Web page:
Confidence can be a key to success, and yet it can also hold athletes back from success. Feeling good or bad about their skills, and their ability to perform, can even make the difference in continuing or discontinuing in softball. All too often, players believe that they need to be perfect & hit home runs to gain confidence. The truth is that being able to self evaluate, and have a comfortable starting point to improve from, will do wonders at enhancing the enjoyment of the game. This leads naturally to confidence if the coach can help them to keep it in perspective. When players are focused on attempting to control the outcome, even at the intermediate and advanced levels, confidence can be hard to find.
Confidence is something that players usually gain as they learn the game. A new player will be more likely to gain confidence from outside factors such as a compliment from the coach or a team mate. She is more focused on learning this complicated game and making the right plays at the right time. An intermediate player might be learning new mental training skills and is now beginning to use them during a game. She might feel confidence from knowing internally that she fielded a hard hit ball cleanly. Advanced softball players might be playing the game with an increased focus on mental training. Their fundamental skills should be very well learned and natural by this point and they can rely on that confidence. It is the mastery of mental skills that will often dictate success at this level.
There are times when players feel great, times when they feel like they can do nothing right and times when they are kind of coasting. This can affect performance enhancement, and it can affect how they feel at the end of the day. As players progress through the development of technical skills and the game itself, they gain a level of competence. This is when skills shift from novice to intermediate and then to advanced. Each of these skill levels carry with them, different levels of expectations. The trick in this process, is to decipher what the individual expectations are, and what they can control as they improve. The ability to develop internal control over how the external environment effects them will go a long way achieving this success.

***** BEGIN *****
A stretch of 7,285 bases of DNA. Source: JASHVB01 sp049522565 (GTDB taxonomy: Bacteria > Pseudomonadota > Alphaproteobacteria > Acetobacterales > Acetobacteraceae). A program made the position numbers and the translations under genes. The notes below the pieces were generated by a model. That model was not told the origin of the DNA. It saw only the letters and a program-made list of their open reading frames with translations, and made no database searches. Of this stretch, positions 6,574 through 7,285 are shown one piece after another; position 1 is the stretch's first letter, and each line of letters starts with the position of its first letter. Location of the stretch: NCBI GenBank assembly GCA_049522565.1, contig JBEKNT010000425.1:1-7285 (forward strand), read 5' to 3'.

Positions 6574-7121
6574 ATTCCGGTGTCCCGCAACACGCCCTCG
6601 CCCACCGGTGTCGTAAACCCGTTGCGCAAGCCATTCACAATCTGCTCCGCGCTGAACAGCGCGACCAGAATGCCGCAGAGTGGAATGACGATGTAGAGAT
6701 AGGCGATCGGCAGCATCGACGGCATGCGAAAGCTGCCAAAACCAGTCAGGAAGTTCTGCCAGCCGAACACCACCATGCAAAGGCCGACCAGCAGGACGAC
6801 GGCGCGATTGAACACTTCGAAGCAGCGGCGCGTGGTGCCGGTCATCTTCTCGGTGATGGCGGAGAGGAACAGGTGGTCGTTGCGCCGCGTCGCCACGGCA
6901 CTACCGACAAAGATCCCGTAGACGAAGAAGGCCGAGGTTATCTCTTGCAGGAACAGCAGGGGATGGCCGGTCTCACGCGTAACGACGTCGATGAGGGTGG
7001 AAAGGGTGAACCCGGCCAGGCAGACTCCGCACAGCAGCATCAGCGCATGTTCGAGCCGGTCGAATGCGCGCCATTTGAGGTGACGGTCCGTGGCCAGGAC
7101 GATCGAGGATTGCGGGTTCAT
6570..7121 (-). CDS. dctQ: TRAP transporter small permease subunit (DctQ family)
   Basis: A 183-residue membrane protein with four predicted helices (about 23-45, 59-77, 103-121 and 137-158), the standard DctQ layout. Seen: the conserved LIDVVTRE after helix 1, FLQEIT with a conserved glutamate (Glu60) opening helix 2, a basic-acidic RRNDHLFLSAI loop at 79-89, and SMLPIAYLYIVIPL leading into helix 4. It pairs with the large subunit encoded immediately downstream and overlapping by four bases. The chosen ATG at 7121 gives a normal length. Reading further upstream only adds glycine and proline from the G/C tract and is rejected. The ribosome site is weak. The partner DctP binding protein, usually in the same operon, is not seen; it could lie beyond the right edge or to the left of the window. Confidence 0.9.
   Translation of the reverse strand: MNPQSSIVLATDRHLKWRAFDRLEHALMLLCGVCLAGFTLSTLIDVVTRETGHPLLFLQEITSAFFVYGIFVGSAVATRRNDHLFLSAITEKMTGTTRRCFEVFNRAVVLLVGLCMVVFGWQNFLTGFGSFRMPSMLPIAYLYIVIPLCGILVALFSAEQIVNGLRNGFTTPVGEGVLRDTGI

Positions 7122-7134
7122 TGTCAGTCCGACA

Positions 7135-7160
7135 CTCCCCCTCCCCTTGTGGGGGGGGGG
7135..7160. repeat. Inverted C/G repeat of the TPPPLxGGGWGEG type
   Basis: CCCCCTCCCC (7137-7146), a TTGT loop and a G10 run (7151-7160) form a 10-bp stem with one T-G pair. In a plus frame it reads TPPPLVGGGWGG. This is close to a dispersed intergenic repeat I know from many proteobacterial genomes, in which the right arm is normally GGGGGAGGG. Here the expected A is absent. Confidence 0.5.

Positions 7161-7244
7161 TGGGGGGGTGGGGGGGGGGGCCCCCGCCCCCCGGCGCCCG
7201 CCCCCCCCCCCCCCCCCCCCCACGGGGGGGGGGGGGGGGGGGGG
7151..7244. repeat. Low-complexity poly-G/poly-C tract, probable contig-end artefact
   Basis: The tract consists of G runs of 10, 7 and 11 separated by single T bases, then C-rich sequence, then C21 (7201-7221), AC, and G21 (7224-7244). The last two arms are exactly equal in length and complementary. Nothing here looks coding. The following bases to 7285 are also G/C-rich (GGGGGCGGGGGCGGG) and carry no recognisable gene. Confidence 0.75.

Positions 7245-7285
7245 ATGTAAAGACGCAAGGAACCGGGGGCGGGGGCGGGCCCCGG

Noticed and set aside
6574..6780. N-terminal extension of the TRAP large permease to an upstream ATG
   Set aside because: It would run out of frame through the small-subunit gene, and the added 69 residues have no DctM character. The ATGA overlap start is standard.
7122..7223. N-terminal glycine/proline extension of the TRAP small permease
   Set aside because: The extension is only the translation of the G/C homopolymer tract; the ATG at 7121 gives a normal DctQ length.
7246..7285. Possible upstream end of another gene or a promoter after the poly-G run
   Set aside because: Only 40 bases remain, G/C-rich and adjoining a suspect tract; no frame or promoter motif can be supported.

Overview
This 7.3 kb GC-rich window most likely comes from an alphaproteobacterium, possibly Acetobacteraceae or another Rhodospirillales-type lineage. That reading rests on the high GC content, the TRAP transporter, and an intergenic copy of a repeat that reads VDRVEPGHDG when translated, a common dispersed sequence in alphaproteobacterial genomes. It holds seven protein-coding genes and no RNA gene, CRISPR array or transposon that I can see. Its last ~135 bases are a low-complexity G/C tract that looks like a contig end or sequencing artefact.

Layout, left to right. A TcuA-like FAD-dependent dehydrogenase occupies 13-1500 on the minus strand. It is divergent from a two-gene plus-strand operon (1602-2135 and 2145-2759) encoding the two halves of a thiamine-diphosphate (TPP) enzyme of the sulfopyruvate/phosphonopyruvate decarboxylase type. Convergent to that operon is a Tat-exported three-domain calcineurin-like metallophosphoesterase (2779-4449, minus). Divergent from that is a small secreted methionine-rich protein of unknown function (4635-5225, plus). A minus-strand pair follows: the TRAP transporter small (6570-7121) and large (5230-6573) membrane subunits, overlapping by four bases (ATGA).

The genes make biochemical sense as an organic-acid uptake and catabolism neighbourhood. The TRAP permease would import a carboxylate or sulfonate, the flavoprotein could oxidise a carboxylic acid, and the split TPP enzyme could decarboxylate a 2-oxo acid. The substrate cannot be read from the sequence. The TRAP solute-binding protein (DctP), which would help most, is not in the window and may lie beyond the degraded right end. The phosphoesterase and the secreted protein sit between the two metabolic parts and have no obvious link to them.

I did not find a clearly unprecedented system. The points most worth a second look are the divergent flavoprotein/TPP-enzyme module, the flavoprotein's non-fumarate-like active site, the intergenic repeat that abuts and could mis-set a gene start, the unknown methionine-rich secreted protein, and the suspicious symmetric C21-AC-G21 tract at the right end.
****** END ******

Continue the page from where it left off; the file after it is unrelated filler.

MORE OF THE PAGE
Using this tool
By having a visual of how players might be gauging their success, we can help them in their transition through the game based on their confidence and anxiety levels. When they are new, focusing on high level mental training skills is not necessarily useful because they have not yet mastered the basic technical skills. Some simple mental skills like goal setting with the coaches help can be useful. A youth player who is just entering the game is going to focus on learning how to throw rather than throwing under pressure. As players improve, goal setting skills might be more in line with advanced mental skills such as distraction control than technical and tactical skills.
If we can teach players to focus on the process and let the outcome take care of itself, we can help them to gain confidence and feel good about the small successes. By learning to put the focus where they have control, anxiety will also lessen. The technical and tactical components of the game (external) are not as much of a focus as they advance and the skill differential narrows. The difference as this happens will be the ability to perform the skills under pressure which is why the internal skills such as mental training become more important to success.